2. I do not "opine that the conventional story about the formalist age withstands [your] challenge." To the contrary, as I state, even in the abstract of the paper, you make a prima facie case against anyone who wants to claim that Natural Law Formalism and Vulgar Formalism were prevalent in the 19th-century. You do not shed any light, however, on whether philosophically interesting forms of formalism, what I call Sophisticated Formalism, were or were not prevalent in the 19th-century. There are also evidential questions you neglect that would establish your thesis that there was no formalist age, but that doesn’t mean the “conventional story” withstands your criticisms: you have shifted the burden of proof on this historical thesis (that’s what it means to say you have made a prima facie case).
Leiter's objections seem to hinge upon the dubiously useful category of the "philosophically interesting" which he seems to conflate with "relevance." Given that he notes in passing the importance of such irrelevant ideas to current political debate, one wonders how he can find such things uninteresting.
Leiter plays the categorical "no true Scotsman" shell game that one would expect from obnoxious theorists on either side of the Midway, but is it possible that he is vastly mistaken about the intended audience of the book? For one to arrive at the detailed conceptualization of realism that Leiter demands, of course, one must actually be Leiter. Was this book written to please Brian Leiter?
Perhaps he is correct on all counts--"vulgar formalism" is nothing anyone cares to talk about, save those presumably superficial (but vocal) shapers of popular culture. Realist adjudication is vastly more complicated than a simple appeal to politics. Obviously, such distinctions are far more "philosophically interesting" in scholarly fora.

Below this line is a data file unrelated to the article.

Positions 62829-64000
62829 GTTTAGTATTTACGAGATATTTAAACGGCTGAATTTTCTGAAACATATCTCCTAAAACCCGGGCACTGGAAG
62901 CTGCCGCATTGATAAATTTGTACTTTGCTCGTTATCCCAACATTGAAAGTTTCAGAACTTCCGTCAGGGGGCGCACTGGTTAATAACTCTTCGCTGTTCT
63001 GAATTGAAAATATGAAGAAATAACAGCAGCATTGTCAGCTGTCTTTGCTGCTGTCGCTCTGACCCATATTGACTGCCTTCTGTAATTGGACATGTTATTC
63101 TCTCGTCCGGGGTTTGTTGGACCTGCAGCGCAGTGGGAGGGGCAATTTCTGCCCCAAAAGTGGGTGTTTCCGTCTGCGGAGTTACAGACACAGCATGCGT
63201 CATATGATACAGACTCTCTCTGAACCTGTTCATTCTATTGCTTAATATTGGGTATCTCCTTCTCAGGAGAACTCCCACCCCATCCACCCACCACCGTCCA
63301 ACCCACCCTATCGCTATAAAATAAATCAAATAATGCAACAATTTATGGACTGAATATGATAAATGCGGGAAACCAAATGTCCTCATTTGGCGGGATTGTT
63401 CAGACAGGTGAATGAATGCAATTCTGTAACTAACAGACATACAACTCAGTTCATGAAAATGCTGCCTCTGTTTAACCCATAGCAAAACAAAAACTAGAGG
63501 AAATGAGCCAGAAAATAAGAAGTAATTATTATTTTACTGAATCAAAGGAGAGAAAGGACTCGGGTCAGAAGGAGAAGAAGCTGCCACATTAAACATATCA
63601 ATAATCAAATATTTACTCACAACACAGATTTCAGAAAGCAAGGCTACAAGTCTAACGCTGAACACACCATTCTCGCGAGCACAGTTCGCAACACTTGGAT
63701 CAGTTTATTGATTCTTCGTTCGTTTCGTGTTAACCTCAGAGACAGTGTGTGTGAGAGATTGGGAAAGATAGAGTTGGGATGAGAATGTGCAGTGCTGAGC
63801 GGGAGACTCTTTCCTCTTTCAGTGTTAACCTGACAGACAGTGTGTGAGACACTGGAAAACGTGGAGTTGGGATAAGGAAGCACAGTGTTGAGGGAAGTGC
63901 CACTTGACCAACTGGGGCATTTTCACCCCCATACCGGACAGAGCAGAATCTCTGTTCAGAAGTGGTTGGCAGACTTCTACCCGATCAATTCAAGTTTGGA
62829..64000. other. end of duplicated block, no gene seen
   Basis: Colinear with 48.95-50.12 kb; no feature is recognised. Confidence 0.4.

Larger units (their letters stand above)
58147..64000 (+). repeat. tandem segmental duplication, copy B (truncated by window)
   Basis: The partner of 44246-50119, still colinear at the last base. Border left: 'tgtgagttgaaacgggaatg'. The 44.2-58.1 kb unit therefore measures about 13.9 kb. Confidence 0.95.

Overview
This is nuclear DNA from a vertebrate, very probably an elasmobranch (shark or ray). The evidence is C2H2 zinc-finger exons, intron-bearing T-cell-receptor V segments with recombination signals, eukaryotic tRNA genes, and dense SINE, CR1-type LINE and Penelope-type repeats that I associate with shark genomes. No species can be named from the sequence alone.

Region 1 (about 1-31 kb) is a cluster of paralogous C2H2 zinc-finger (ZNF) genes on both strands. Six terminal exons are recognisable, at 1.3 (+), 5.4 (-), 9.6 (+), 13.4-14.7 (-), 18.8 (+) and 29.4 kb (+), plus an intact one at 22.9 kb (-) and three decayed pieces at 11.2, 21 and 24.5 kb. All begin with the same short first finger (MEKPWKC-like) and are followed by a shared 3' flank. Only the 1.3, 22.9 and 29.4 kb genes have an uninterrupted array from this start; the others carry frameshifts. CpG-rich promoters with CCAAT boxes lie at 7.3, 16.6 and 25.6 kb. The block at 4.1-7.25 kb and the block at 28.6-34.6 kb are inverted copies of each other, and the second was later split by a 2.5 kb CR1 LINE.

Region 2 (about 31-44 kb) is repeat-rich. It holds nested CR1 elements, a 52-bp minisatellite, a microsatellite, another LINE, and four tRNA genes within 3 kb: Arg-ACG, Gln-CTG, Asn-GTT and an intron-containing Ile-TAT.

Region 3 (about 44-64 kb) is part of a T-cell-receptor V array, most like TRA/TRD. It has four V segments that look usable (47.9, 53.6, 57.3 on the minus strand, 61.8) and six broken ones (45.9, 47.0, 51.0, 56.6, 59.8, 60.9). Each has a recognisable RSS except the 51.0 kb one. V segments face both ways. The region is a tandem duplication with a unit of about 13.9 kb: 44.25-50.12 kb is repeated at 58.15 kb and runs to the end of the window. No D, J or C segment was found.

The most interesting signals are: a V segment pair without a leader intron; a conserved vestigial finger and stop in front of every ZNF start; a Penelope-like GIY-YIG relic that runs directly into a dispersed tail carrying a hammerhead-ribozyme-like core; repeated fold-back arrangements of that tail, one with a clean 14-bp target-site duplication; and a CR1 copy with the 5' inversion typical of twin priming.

Unfortunately, Leiter has failed to notice that public policy is not always informed by what is "philosophically interesting." The current arguments about the proper roles of judges in American politics are hardly hinged upon whether something tickles someone's inner Dworkin or one's inner Schauer. Moreover, he fails to see, perhaps disingenuously, why history should be relevant at all to the discussion, even in a political era where nostalgia for a more perfect past (think Tea Party) is a primary political tool.
I say disingenuously because Leiter notes on several occasions that the "hoi-poloi and grandstanding politicians" are in favor of a vulgar formalism that isn't philosophically interesting. He turns and uses this distinction as proof of both why a formalist/realist division is useful and why it should be maintained.
I think that's the serious problem with the review: Leiter's myopic concern with defending the gates of his own conceptual framework (and legacy, I suspect) has blinded him to the possibility that the book could be speaking to someone other than Brian Leiter. Breaking down the idea that good judges are formalists in the vulgar / reduced sense and that bad judges are jaded realists is probably not a concern for someone who is interested in adjudication in and of itself.
It might, however, be a topic of concern for the hoi-poloi and the grandstanding politicians--you know, the sort that visit superficial blogs despite the fact that the participants are all legal scholars and almost all of the commenters have graduate degrees.
Ultimately, I think Leiter fails to understand the importance of historical context, not only in understanding the origins of polarization in the crossroads of politics and jurisprudence, but also in the reception and relevance of the very work he criticizes.
"[H]istorical claims are, indeed, irrelevant for philosophical purposes."
The claims themselves may be but if our arguments are meant to be founded in anything other than formalism, if the attempt is to represent something in the world, then the historical record of debate is extremely important.
But Leiter's philosophical naturalism discounts the importance of historical knowledge itself. Leiter links approvingly to Alex Rosenberg's essay "The Disenchanted Naturalist’s Guide To Reality" which ends arguing that "History Is Bunk."
If the history of empiricism is bunk, then empiricism is bunk.